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72

If you want to prove to others that you took the screenshot on a specific date and not later, you will not be able to do it yourself, you will have to rely on some common trusted third party. For low importance issues, this can be accomplished by simply posting the image on some well known public service where the date when the image has been posted will be ...


56

Uploading a hash of the screenshot to the Ethereum blockchain allows anybody in the future to make sure that the screenshot was taken before the hash was uploaded. Of course, you should choose a hash function that is cryptographically secure (and in particular, collision-resistant). If you however also need to make sure that the screenshot wasn't taken ...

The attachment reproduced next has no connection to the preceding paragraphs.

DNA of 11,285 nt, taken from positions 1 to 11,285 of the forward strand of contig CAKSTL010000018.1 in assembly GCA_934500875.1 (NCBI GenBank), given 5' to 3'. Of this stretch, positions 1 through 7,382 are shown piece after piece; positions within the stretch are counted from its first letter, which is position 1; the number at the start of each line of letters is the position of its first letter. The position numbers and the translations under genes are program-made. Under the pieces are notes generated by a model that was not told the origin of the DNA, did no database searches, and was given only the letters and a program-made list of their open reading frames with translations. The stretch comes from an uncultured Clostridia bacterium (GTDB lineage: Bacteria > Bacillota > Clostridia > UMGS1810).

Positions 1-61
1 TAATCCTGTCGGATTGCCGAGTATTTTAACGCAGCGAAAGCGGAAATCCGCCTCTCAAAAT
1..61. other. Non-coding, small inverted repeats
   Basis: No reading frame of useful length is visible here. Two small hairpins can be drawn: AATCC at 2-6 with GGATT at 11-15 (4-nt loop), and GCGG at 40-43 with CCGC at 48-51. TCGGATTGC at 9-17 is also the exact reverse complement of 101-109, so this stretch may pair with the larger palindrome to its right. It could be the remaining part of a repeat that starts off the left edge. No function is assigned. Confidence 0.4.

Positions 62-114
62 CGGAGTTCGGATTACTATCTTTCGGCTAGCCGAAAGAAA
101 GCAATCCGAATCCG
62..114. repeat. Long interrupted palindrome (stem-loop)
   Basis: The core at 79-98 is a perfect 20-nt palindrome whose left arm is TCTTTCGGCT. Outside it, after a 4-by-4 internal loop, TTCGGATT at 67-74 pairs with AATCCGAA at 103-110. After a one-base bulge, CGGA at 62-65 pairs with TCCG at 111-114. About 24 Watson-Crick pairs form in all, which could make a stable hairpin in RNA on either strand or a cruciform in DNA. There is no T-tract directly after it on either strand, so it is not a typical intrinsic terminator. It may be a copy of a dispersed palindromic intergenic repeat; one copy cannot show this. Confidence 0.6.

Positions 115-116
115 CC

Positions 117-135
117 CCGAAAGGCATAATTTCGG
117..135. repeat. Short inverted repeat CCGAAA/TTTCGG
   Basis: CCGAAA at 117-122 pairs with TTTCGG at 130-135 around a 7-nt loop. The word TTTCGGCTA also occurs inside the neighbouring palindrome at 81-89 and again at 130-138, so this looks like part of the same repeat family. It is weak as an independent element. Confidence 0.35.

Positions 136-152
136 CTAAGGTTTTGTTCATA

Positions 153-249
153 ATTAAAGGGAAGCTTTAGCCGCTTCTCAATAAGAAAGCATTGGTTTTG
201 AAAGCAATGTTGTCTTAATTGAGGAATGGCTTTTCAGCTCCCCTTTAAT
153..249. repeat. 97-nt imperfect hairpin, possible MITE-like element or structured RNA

39

If all parties can trust a common randomness beacon (like the NIST Randomness Beacon), this can be achieved by including a recent block from the beacon into the file along with its timestamp. The recipients then, in addition to verifying the signature, must also verify that the beacon data is authentic and as recent as they require. Other public random ...


17

Ask a mutually-trusted third-party to use their own independent equipment to make the screenshot and ask them to date and sign it (digitally or using ink) The normal way is to pay a solicitor/lawyer/notary to do this. It is trivial for you to fake a date in image metadata (EXIF etc) or in a digital signature - so you need certification by someone that will ...


16